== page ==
Structuralism has been criticised for de-emphasising local meaning, performance, context or human interaction. Structure remains a socially constructed phenomenon and the existence of language is not an invisible social reality but dialogic (interaction between humans) shapes and constructs, meaning and representations of reality. This is where deconstruction begins. The leading person in deconstruction, Jacques Derrida, looks at philosophy and theology through the eyes of Western metaphysics. Derrida’s objective is to see whether any system posits a centre, a point from which everything comes from and to which everything refers or returns. For Derrida this rests on the eternal Logos that coexists with YHWH (יהוה) or God at the beginning of creation. This process focuses on deconstruction as method or technique in relation to the sign.

Derrida’s critique of the sign

Saussure provided Derrida (1977) with a theory of language that enabled him to contest the historical determination of Being (or trancendental Logos as existential presence in the world) as presence. It was at this point that Derrida launched an attack on structuralism that attached the meaning of the sign to the Western metaphysics of presence. Derrida argues that Saussure’s attitude to privileged spoken language as opposed to written language can be seen as a false construction of the Western metaphysics of presence. Derrida discovers a binary opposition between spoken and written language at the heart of the Western metaphysics of presence and a weakness of a centre opposition between speech and writing that needs to be deconstructed. Writing is treated as secondary and always dependent on the primary reality of speech, a sense that a speaker’s presence is behind his word (Derrida 1977:27–73). Derrida has metaphysics (any science of presence) as his target. Derrida argues that any claim to escape from metaphysics remains flawed since no one can escape the limits of language. Derrida further argues that the Nietzschean critique of metaphysics, the Freudian critique of self-presence and Heidegger’s claim of the destruction of metaphysics are forever trapped in a vicious circle. This circle ‘describes the form of the relation between the history of metaphysics and the destruction of the history of methaphysics’. For Derrida this inescapability lies in the reality that the only language available is the language of philosophy (Shepherd 2007:228–229).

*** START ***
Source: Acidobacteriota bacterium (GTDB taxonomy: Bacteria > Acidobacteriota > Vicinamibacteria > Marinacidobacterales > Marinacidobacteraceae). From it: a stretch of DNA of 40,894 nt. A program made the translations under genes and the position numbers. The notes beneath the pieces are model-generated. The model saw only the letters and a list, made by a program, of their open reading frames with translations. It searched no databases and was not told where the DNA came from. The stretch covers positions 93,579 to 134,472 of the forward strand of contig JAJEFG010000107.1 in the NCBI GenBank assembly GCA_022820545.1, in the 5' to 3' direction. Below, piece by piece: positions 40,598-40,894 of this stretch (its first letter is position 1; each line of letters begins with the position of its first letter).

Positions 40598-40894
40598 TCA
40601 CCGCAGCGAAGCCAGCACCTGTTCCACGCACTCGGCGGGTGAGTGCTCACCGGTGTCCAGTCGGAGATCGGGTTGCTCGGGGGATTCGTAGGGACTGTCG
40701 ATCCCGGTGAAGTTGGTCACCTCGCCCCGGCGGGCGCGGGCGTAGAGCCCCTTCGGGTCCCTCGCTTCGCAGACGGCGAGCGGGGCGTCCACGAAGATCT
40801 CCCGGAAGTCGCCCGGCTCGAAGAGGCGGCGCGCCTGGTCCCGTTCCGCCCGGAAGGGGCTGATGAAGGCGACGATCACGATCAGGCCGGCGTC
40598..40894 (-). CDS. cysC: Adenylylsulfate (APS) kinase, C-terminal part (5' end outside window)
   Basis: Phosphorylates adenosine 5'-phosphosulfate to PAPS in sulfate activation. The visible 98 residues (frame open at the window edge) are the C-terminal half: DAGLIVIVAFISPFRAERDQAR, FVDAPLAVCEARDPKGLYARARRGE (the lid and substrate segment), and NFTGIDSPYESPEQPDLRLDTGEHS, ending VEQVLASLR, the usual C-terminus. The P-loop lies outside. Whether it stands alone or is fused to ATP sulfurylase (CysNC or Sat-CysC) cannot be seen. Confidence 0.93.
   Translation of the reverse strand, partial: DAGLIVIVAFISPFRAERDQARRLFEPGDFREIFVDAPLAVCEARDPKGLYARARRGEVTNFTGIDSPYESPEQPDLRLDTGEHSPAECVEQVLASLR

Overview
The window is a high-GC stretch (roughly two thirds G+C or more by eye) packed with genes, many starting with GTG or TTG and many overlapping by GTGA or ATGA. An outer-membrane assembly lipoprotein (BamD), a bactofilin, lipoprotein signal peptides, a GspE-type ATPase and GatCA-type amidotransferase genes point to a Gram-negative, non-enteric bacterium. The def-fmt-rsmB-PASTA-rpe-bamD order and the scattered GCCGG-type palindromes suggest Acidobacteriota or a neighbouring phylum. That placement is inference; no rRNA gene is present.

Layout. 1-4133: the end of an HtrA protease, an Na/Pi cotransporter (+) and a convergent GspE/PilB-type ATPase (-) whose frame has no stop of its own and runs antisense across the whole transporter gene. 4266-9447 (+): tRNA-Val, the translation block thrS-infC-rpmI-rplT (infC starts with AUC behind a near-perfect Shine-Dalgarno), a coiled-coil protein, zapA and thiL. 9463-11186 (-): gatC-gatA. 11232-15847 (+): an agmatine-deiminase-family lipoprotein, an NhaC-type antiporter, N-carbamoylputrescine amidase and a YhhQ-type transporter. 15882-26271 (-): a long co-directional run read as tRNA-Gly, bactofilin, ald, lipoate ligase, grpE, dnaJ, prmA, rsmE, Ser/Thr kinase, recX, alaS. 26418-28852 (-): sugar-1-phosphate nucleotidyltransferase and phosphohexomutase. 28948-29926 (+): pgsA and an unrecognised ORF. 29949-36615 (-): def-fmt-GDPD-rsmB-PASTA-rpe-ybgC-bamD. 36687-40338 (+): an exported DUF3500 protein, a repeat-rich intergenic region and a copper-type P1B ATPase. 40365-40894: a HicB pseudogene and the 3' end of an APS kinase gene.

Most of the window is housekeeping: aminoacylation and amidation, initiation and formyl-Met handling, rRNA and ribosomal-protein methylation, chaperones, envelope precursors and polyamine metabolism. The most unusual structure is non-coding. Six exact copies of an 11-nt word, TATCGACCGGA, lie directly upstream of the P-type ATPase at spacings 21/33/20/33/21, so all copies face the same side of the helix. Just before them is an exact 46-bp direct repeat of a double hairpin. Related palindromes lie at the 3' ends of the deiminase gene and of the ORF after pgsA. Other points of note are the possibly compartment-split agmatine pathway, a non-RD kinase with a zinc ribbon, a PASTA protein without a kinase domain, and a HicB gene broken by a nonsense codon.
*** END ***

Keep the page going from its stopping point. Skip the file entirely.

For Derrida, Saussure’s language is a system of differences without positive terms. Language is a system that is created by negative signifiers put together. When the negatives are put together a positive is created, because of its relationship to something that it is not, from which it differs, and which itself cannot be present (Derrida 1982:13). Différance enables meaning. For ‘then meaning is present, and presence itself can mean what it meant for Western metaphysics, only as an effect of “différance,” the continual deference of meaning’ (Derrida 1982:13). Derrida regards the ontological structure of structuralism a centre, a fixed origin. Names were given to this steadfast centre, including essence, existence, being, truth, God and man. Derrida rejects the idea of a transcendental signifier or a centre in the construction of language because it only substantiates the false belief and sophistry of the West and the immediacy of presence in speech (Berman 1988:201). This coincides with the work of Roland Barthes in ‘The Death of the Author’ (1967), of which Derrida and Foucault engage differently with the question of authorship. For Foucault (1977:116), the ‘writing of our day has freed itself from the necessity of “expression”; it only refers to itself, yet it is not restricted to the confines of interiority’. For Derrida’s (1982:13) language, texts need not refer to an external reality as metaphysically or ontotheologically present. Foucault, in response to Derrida and Barthes, states that if the author is truly dead, no identifiable subjectivity emerges from an authored text on the part of either the authors or characters. For Foucault, the death of the author has become too absolute, unmindful of the genetic implications of their own claims. Foucault critiques Derrida’s concept of écriture. For Foucault, Derrida ‘has transposed the empirical characteristics of an author to transcendental anonymity’. For Derrida, there is no longer an author who writes, but a play of signs that point to an ever-shifting and deferring origin and a constant differentiation of meaning through the arch conditioning of différance (Calcagno 2009:36–38; Derrida 1982:13).